“Sleep is my number one priority, no doubt.” If he does not sleep well, Chris admits that his entire process is thrown off. It can not only interrupt important hormonal production, but interrupt the rest of the day’s routine, “especially if I have to duck out and take a nap.”
His second most important tool for recovery is movement. “If you have to roll out every time you go to the gym then you’ve missed a huge opportunity all week,” said Chris, citing the idea that limping around all week with tight hips is a sure way to limit recovery. He advises people to spend time alleviating the compensatory patterns caused by tightness and soft tissue damage. Move well to heal well.
The final piece to Chris Duffin’s recovery plan eases both physical and mental strain: laughter.
That’s right, one of the strongest, toughest, most intense people on the planet, with tattoos telling the story of an arduous life sprawling across his densely muscled frame, likes to wind down from a day of multiple repetitions with nearly 1000lbs on his back with a good laugh.
Turns out, the laughter strategy has well-documented benefits. No science is needed to understand just how enjoyable laughter can be from a psychological perspective, but there are physical implications as well. When you laugh, especially if you can laugh with your peers, you might be kindling endogenous “feel good” hormones. Laughter on its own has the ability to relax the body and even boost immunity.
So he laughs. And he breaks world records. It’s a balance worth considering.
Chris acknowledges that he is a different beast under the bar, but like an ancient warrior, when the battle is over, “you have to take off the mask.”
The more you challenge and strain under the bar, the more you need to recover. The more thoroughly you recover, the healthier your soft tissue and nervous system will be, which translates to the ability to strain again during the next workout. It’s a cycle. It’s a continuous process of reinvention.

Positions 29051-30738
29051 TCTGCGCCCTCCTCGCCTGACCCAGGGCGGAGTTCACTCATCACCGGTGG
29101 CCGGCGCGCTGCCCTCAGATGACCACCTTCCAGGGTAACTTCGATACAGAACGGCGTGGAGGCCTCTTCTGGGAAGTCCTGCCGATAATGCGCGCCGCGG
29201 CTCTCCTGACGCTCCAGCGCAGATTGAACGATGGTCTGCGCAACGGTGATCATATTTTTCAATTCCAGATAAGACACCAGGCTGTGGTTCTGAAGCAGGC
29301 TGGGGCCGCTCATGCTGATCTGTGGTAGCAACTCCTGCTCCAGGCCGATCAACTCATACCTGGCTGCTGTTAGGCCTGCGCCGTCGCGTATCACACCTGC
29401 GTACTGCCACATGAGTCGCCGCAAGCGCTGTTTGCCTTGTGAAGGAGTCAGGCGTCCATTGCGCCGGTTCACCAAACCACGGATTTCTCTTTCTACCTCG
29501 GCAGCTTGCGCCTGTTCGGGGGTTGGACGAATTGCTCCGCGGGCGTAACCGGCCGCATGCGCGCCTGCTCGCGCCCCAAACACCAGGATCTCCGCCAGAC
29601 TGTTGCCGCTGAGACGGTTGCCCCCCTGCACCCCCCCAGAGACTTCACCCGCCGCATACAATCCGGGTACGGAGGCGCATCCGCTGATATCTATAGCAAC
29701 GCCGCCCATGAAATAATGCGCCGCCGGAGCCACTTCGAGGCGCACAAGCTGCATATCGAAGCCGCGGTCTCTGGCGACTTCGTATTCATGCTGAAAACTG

This dynamic is at the heart of Kabuki Strength and all of Chris’ pursuits. It’s tattooed across his chest.
Ouroboros is the ancient symbol of a dragon or serpent consuming its own tail. It is the symbol of destruction and creation, of reinvention, of the continuous cycle of renewal. In might serve as the perfect metaphor for Chris’ life.
He challenges himself more than most, but only because he focuses on recovery more than most. The trials of his life could have broken him – instead, he grew. He is a constantly evolving version of himself. He embodies the process of growth.
It’s the only life he knows.
Chris advises others to approach challenge with optimism, without backing away from the fear that often accompanies it, and with the healthy recognition that one is separate from their circumstances.
Referencing difficult situations in one’s life, Chris urges people to acknowledge that “that’s not who you are, those are just the things you have to deal with.”
The way you respond to what happens to you determines the value of what happened. The difference between an opportunity and a setback exists in the way we respond.
Environments matter. The circumstances one deals with over the course of a lifetime, traumas included, with undoubtedly impact the way we function as human beings. But with the right mindset and work ethic, we are capable of dealing more than we might imagine.
We can reinvent ourselves. We can reach incredible heights. Chris Duffin inspires us to do exactly that.